In Defense of...Judas Iscariot

January 14, 2009 | Comments (0) | by T.R.

You don't have to subscribe to Christianity to know the name Judas. It is a title that is synonymous with betrayal, often used to describe a person who has turned against their principles and lost the trust of the people that love them (think Bob Dylan going electric). Calling someone Judas, of course, is derived from the actions of Judas Iscariot (pictured to the left of Jesus), one of the original twelve Apostles of Jesus Christ.

According to the Gregorian calendar, Jesus died at the hands of the Romans well nigh 2,009 years ago. As the story goes, Jesus was a simple man destined for magnificent things. He lived his life modestly as a carpenter, following in the footsteps of Joseph, the husband of his mother Mary. His real father, of course, was God. God instructed Jesus to be his mouthpiece on Earth, preaching the good life to all who would listen. Jesus developed quite a following, performing various miracles, healing the sick, practicing general do-goodery. His lifestyle and teachings, however, did not automatically ingratiate Jesus with all his Jewish acquaintances. Toward the end of his brief life, he had made numerous religious enemies, and his friends were keenly aware of the new wave in which they were a crucial part.

Jesus, through the omniscience of God, knew his own demise was imminent, and as any good socialite would, he planned a going away dinner with his disciples. At this Last Supper, Jesus foretold the events that were to come, and made it clear that one of the present Apostles would betray him. That individual, as history shows, would turn out to be Judas Iscariot.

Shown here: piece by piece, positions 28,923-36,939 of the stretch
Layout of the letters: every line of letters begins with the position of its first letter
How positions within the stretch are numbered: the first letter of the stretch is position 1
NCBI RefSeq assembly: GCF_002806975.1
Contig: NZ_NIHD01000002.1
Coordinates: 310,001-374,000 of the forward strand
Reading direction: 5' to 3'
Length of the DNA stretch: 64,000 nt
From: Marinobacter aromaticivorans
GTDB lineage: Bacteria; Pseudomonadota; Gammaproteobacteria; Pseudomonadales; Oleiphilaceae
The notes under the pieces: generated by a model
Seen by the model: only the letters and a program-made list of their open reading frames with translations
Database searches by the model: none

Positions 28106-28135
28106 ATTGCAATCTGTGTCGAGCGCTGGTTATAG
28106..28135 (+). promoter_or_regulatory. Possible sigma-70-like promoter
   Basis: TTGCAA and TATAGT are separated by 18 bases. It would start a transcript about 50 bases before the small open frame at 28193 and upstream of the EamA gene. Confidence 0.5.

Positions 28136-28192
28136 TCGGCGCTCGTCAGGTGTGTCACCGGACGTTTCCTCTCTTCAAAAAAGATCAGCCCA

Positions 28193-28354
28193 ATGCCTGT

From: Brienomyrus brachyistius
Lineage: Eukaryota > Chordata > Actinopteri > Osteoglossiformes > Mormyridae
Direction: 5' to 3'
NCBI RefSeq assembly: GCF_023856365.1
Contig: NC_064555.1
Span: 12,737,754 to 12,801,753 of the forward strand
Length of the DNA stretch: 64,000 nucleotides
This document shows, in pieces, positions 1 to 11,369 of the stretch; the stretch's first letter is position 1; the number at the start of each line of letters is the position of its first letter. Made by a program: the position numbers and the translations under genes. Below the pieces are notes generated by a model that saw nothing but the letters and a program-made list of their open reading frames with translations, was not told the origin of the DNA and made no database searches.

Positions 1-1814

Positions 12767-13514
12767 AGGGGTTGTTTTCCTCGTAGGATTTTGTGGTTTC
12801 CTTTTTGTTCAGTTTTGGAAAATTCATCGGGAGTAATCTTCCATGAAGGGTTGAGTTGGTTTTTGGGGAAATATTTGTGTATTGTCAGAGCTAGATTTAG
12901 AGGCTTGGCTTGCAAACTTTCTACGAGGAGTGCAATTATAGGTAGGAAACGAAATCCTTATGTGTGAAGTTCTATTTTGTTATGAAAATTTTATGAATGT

Judas was effectively the treasurer of Jesus's crew. He is referred to in the Gospel of John as keeping the "money bag"* for the Apostles. Like any good entrepreneur, Judas was well aware of his unique position, and the market for the good that only he and few others could provide. Judas therefore arranged to sell Jesus to the Romans for a profit of "thirty pieces of silver"*, more than enough to buy that new fishing net he had been eyeing.

A night or two after the Last Supper (Wikipedia was foggy on the exact date, and I haven't been to mass in years), Jesus and the Apostles were relaxing in a garden. The Romans were tipped off by Judas, arrested Jesus, and hurried him off to Pontius Pilate.

Though he had rationalized his actions at the time, Judas quickly realized what a treacherous act he had committed and was filled with remorse. Note that a successful businessman would have realized that pain, suffering, and deciet are just part of the game. Judas returned the silver, and like a billionaire fallen prey to a Ponzi scheme, he hanged himself*.

In defense of Judas Iscariot, two issues arise:
  • If Jesus knew that events would play out in this manner, why go through the posturing? If his death was part of a prophecy, would Judas not have simply been doing what was necessary, playing the role as pre-determined by God? Why make a big stink of it at the Last Supper. Did even Jesus feel compelled to air his dirty laundry to anyone who would listen?
  • Along this lines, if Jesus knew he would be rising from the dead a mere 72 hours later, why would he allow Judas to kill himself? Jesus had to have known what lied in store; I mean, he was the flipping son of God! He'll raise Lazarus from the dead but let Judas kill himself? That's preposterous and has bothered me since Sunday school.
Ultimately, though Judas had dollar signs in his eyes and the cold steel heart of a landlord, even he realized the error of his ways and refused to live with his disgrace. We may be quick to label those who betray us as a "Judas", but what do we call repentant, remorseful individuals who simply make bad decisions they regret? We call them "friends", because we all make mistakes. At the end of the day, we need to be honest with ourselves, just like Judas. God did not fault Judas Iscariot, we did.

* source: The Bible by way of Wikipedia